Retail news round-up on April 30, 2015:, Sainsbury’s, CBI retail figures and more in talks for £20m funding deal

Online furniture chain is in advanced discussions with French investment firm Partech Ventures about a potential deal that could possibly see the latter investing approximately £20m to support the retailer’s expansion. A final agreement was not yet certain, talks were progressing well and an announcement could be made within weeks, Sky News reported citing two people close to the situation. This prospective capital injection in the business is expected to indicate that an initial public offering is still some way off.

Unexpected ease of growth in April retail sales 

UK retail sales balance fell to +12 in April, with growth easing unexpectedly. The Confederation of British Industry’s industry survey found that sales grew across most types of retailers, but sales among grocers declined, hitting overall growth. Reuters reported.

Sainsbury’s refutes allegations against boss Mike Coupe

UK grocer Sainsbury’s has denied all allegations against its chief executive Mike Coupe after it emerged he was sentenced in absentia last September to two years in an Egyptian jail after being found guilty of embezzlement. The retailer also said he was not employed by the company at the time of the original business deal in 2001, having not joined until 2004, and had never met the complainant, who it named as El-Nasharty.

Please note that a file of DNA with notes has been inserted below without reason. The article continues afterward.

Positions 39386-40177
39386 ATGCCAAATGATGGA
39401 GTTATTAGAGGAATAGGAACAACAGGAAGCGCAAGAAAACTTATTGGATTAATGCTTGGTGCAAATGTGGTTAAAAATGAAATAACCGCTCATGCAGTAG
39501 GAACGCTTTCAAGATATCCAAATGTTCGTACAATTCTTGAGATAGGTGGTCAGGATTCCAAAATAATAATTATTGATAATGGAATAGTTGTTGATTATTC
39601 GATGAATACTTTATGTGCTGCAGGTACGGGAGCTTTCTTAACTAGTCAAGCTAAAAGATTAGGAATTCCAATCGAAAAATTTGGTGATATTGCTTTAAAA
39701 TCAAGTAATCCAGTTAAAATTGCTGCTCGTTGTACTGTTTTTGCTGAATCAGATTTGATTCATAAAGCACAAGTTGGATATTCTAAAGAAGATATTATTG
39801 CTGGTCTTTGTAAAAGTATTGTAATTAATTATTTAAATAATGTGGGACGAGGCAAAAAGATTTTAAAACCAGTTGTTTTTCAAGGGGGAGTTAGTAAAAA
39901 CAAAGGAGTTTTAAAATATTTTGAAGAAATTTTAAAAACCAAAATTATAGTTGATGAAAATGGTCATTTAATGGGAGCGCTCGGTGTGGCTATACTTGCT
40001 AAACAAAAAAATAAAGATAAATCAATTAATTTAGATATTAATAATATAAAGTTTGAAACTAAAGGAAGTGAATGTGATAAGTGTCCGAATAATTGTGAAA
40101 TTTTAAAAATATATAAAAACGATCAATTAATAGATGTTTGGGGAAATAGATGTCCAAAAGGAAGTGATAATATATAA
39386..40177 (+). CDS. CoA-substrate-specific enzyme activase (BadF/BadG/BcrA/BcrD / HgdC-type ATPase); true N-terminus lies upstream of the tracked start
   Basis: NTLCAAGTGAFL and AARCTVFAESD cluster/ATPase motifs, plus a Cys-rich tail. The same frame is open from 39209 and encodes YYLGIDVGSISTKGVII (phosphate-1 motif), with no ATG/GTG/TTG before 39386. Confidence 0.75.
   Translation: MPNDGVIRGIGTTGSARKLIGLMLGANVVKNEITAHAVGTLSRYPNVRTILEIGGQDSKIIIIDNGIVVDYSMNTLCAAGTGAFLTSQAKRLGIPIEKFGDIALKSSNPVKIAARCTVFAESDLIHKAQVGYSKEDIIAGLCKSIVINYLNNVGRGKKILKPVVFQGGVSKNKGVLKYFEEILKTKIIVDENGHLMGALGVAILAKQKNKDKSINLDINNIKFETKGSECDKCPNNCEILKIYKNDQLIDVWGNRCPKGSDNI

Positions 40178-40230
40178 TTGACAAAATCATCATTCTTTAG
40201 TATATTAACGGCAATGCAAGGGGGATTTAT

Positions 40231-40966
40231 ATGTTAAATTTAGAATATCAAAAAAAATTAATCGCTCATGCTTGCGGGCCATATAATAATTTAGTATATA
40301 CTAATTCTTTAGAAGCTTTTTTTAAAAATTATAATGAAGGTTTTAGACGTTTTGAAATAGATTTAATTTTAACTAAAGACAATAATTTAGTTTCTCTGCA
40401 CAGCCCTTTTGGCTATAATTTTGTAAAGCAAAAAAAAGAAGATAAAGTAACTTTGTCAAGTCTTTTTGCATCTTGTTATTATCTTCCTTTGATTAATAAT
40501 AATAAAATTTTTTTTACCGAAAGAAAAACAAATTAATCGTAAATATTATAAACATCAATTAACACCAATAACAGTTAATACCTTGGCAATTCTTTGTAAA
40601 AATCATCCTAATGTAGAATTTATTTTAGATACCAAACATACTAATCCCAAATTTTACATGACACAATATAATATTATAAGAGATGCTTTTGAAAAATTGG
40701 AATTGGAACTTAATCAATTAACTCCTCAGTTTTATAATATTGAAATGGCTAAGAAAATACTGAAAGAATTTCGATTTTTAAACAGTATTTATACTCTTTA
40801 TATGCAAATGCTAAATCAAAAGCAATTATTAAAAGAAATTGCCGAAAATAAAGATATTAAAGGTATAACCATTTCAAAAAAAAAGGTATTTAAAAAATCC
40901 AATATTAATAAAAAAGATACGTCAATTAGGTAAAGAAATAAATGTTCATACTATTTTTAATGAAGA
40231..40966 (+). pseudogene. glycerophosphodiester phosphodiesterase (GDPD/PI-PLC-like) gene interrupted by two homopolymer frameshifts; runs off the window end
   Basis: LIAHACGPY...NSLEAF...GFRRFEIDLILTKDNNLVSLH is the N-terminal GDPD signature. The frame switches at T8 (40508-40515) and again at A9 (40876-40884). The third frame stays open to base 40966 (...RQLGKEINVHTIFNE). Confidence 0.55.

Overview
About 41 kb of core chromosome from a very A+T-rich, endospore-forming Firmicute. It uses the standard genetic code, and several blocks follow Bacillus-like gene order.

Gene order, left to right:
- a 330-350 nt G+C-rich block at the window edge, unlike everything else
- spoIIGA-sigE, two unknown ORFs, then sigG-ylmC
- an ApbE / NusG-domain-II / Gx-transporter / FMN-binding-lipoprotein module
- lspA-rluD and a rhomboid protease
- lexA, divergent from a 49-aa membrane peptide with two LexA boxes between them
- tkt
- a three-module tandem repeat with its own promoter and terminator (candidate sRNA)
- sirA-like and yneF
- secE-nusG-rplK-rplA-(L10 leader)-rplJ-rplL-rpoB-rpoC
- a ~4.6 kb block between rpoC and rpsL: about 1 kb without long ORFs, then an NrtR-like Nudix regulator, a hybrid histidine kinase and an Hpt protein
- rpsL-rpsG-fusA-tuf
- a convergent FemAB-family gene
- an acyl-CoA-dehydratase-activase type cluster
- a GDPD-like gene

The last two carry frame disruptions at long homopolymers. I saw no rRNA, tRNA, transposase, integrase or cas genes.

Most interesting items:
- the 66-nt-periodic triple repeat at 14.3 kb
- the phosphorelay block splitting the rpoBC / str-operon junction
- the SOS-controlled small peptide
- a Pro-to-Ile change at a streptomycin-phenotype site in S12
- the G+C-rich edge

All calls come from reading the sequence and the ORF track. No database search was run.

“We are aware of media coverage today outlining a legal case in Egypt brought against our CEO, Mike Coupe,” Sainsbury’s said in a statement. “This relates to a historic commercial dispute in which Mike Coupe had no involvement and we strongly refute all the allegations.”

British year-ahead inflation expectations ease back in April

UK’s inflation expectations in the next 12 months declined to 1.1% in April from 1.4% in March, according to monthly Citi/YouGov poll. Expectations for inflation over the next five to 10 years slipped to 2.6% from 2.8%, matching the record low set in January, Reuters reported.

“Nevertheless, the drop in inflation expectations, plus weakness in core inflation and pay growth, reinforces the sense that the (Bank of England’s Monetary Policy Committee) is in no rush to hike rates,” he said.